So be prepared ,not just musically ,but mentally. Because its going to happen to you if it has not already. And more than 1 time.

    Consider this a public service announcement. :)
     
    Last edited: Oct 27, 2020
  2. Sparky2

    Sparky2 Friend of Leo's

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    My band's girl singer has a bad habit of rolling into the next verse at the wrong time, or repeating a chorus without any sort of signal or provocation.

    We just roll with it, and never miss a beat.
    Because we love her, and it's a great band.

    I have learned, however, to 'count-in' when I want to prepare her for dropping into the next verse or chorus, at the end of a guitar solo for instance.

    ;):oops:
     
  3. srblue5

    srblue5 Tele-Meister

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    100%.

    I agree that if we're paying attention, we can either avoid it or, better yet, turn it into something cool.

    Years ago, I remember coming across a sound clip of the Stones playing "She's So Cold" live in the early '80s where Charlie Watts comes in on the wrong beat and he and Keith are completely out of sync for almost a minute (the 2 and 4 were coming in on the 1 and 3). I bet there was much hilarity onstage while they sorted that one out and afterwards.
     
  4. telel6s

    telel6s Tele-Afflicted

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    I've leaned to just roll with it. Sometimes more successfully than others. I've worked with new to pop/rock/country vocalists who came from more formal choral backgrounds who have missed the timing of the next verse, chorus, line or start of songs. I would just figure out where they might make the mistake and be ready. If I want to sound good, part of my job as an accompanist is to make the vocalist sound good - not leave her/him hanging and gloat that I got it right.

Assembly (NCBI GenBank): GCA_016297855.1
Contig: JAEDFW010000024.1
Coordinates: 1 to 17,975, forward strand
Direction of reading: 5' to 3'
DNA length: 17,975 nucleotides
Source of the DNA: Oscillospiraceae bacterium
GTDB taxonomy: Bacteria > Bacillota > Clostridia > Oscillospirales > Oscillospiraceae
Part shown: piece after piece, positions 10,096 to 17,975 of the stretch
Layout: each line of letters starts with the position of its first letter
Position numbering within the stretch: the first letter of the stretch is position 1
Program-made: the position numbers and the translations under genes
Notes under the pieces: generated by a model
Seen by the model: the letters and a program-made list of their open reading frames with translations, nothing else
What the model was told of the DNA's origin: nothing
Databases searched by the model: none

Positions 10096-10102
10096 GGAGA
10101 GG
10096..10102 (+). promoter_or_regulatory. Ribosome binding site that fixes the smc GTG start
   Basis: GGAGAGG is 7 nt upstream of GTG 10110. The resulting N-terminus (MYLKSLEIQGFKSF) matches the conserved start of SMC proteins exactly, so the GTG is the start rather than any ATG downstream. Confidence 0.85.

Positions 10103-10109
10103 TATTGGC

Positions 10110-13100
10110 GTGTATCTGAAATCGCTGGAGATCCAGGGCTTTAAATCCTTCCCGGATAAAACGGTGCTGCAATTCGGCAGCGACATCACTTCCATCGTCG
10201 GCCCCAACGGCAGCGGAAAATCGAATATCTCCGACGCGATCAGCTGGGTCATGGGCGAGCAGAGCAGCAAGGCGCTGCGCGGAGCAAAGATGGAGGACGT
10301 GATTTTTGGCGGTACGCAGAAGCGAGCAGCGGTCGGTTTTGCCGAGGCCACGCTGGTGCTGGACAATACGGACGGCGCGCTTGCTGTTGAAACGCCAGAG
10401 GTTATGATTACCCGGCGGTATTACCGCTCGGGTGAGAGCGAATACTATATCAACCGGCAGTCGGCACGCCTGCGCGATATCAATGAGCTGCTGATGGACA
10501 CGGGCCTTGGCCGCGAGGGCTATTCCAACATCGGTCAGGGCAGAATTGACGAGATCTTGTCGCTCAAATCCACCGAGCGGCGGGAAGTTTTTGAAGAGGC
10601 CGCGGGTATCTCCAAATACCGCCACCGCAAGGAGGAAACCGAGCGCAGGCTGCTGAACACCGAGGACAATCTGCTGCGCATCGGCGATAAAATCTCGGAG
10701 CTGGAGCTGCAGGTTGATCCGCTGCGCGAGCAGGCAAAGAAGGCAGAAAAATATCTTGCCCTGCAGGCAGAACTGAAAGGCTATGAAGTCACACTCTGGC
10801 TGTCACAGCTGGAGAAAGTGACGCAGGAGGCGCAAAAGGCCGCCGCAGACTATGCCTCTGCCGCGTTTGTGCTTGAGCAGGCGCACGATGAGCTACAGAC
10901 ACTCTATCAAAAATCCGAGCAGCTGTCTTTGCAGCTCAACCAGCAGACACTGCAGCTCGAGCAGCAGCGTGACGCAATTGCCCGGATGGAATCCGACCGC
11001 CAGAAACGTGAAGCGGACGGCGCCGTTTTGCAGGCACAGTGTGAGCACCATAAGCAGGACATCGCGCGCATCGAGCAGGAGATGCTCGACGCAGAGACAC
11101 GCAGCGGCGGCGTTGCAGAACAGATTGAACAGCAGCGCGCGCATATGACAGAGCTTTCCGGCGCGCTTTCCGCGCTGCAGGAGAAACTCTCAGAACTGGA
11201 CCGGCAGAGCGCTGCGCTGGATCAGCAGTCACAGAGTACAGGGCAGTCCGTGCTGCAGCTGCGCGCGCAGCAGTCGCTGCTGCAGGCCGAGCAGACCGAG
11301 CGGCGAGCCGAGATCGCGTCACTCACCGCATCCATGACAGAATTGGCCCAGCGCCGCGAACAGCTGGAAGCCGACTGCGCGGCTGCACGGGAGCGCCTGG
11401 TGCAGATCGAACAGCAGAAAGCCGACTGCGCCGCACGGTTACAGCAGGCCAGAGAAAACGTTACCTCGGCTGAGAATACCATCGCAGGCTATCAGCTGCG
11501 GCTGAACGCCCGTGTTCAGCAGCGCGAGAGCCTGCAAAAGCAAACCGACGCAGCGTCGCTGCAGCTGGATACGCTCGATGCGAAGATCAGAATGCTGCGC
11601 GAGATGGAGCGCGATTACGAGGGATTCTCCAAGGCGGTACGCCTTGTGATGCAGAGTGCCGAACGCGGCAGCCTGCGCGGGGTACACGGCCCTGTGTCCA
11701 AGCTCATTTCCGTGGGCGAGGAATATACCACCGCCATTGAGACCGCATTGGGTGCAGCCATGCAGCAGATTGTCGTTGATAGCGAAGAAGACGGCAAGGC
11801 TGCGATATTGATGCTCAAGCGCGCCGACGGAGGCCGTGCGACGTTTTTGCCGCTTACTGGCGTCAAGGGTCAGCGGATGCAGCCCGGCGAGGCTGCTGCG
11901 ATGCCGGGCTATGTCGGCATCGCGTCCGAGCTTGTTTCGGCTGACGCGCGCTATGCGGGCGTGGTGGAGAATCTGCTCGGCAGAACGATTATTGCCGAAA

I also played in one band where the leader would rarely stick to the set list so you had to be ready. He is a really good band leader in that he reads and interacts with the crowd so the changes were often for good reason. But he usually wouldn't turn around to tell the rest of us what he was going into next. Even better (or worse depending on your point of view), there were a couple of times where he learned a new song that day or even on his drive into the gig then decided mid-set to start playing it. Based on where we typically stood on stage (corner of a bar really) I would have to move in front of him to catch his chords then yell the song, key, changes to the drummer and bass player.

    What I've found is that doing that is a skill that not everyone has. There are plenty of more proficient players than me but I have talked with some of them who would never want to play in a band like that.
     
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  5. brookdalebill

    brookdalebill Tele Axpert Ad Free Member

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    I expect the unexpected.
    It’s part of my job.